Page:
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By Matt McCoy
**Click HERE: Meyer to listen to Urban Meyer on the Big Ten teleconference**
Back in July, Urban Meyer and Brady Hoke shared ribs at a football clinic in Michigan. Saturday figures to be a far less cordial meeting in Ohio Stadium, as the Buckeyes and Wolverines meet for the 109th time. But both coaches, on Tuesday's Big Ten teleconference, used the "R-word"...respect...in describing the rivalry.
"The one thing about this rivalry that you're taught at a young age is, who the enemy is, however there's a deep-rooted respect for the enemy," Meyer said when asked about his memories of the Woody Hayes versus Bo Schembechler years. "There's a lot of respect for coach Schembechler. I had the opportunity to meet him and he called me when I received the Bowling Green head coaching job. Coach Hayes, I had a chance to meet him and was able to sit down and speak with him a few times. I knew at a young age I wanted to be a coach and those are the first two out of my mouth when I say what great coaches were."
Both Meyer and Hoke grew up in Ohio...Meyer in Ashtabula and Hoke in Kettering.
"When you've grown up in the rivalry you understand that it's the most important game of the year," Hoke said. "Any guy who's played in it on either side or coached in it knows what excitement there is surrounding the game and the passion of two great schools that have a lot of respect for each other."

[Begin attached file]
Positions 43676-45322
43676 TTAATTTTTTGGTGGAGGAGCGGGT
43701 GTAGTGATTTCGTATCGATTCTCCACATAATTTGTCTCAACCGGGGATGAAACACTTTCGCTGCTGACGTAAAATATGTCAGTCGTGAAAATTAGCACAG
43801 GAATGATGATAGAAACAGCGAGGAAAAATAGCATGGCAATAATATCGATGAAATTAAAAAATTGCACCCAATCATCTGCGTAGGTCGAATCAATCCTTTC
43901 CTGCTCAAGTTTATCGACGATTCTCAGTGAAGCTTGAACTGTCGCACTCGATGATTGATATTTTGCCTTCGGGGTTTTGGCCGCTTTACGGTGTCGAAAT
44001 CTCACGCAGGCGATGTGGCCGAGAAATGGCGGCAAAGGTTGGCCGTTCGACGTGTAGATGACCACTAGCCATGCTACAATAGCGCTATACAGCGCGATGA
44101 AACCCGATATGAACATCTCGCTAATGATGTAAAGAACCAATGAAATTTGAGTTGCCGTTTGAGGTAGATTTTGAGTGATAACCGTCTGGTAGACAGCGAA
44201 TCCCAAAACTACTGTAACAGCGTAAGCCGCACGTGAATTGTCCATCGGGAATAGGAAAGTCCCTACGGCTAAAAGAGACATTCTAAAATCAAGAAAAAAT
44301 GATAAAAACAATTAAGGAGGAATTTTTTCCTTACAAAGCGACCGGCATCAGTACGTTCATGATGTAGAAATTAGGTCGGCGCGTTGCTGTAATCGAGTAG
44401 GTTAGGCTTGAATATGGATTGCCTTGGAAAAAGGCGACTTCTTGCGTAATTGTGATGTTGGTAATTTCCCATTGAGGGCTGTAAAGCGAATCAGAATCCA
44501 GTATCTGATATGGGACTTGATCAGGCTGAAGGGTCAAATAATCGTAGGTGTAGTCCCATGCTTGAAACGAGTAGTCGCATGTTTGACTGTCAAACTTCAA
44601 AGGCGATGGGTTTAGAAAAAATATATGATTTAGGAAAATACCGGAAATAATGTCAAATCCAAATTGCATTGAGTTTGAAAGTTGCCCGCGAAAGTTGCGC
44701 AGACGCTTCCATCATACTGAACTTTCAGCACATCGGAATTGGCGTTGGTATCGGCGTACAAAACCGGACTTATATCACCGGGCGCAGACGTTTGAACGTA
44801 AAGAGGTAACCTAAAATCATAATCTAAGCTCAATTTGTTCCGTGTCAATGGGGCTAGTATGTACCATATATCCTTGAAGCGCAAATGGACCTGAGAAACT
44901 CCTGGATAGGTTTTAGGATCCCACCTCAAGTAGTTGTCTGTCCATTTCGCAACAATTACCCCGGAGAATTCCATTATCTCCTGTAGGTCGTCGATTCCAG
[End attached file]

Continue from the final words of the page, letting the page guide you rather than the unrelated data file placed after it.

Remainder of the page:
Meyer 'knows something's coming'
The elbow injury to Michigan's dynamic quarterback Denard Robinson forced the Wolverines to move Devin Gardner from receiver to QB and Gardner has performed. Last week, in fact, he was Big Ten player of the week, either scoring or throwing for all six Wolverine touchdowns in Michigan's 42-17 win over Iowa.
In that game both Gardner and Robinson took snaps at quarterback. Robinson also lined up at running back and receiver. Meyer admits, the tandem will be a major headache for the Buckeye defense.
"They're dynamic with those two quarterbacks in there," Meyer said. "Those coaches are very good coaches so they're going to be creative and we know something's coming with double-passes or (something) so you just have to be really careful in how you defend them."
Wrecking ball for St. John?
It's been rumored for years but it appears St. John Arena is headed toward destruction. In a story by Encarnacion Pyle of the Dispatch, Ohio State plans to use a $10 million dollar gift from Sam Covelli, owner of Panera restaurants, for a 4,000 seat arena to replace St. John Arena. It will be built on the corner of Ackerman Road and Fred Taylor Drive and will house varsity sports like wrestling, volleyball and gymnastics.
The plan is to demolish St. John Arena and use the space for classrooms and student housing.
610 WTVN basketball analyst Tony White joined Joel Riley and me Wednesday morning. Tony played his Buckeye career in St. John and is less than anxious to see it destroyed.
"It'll be a sad day for this University," Tony said. "I know progress is progress and it's important and time moves on and things change but a lot of history and a lot of what is Ohio State is in that arena...I told President (Gordon) Gee that the day they decide to tear it down they might find me chained to St. John Arena trying block the wrecking ball."
We also talked to Tony about Grinnell College's Jack Taylor who set an NCAA record Tuesday night, scoring 138 points in Grennell's 179-104 victory over Faith Baptist Bible. The 5'10 guard at the Division III school finished 52-of-108 from the floor including 27-for-71 from 3-point range.
Tony was entertaining. Click here Tony White to listen to Tony's comments on both St. John Arena and Taylor's 138 point performance.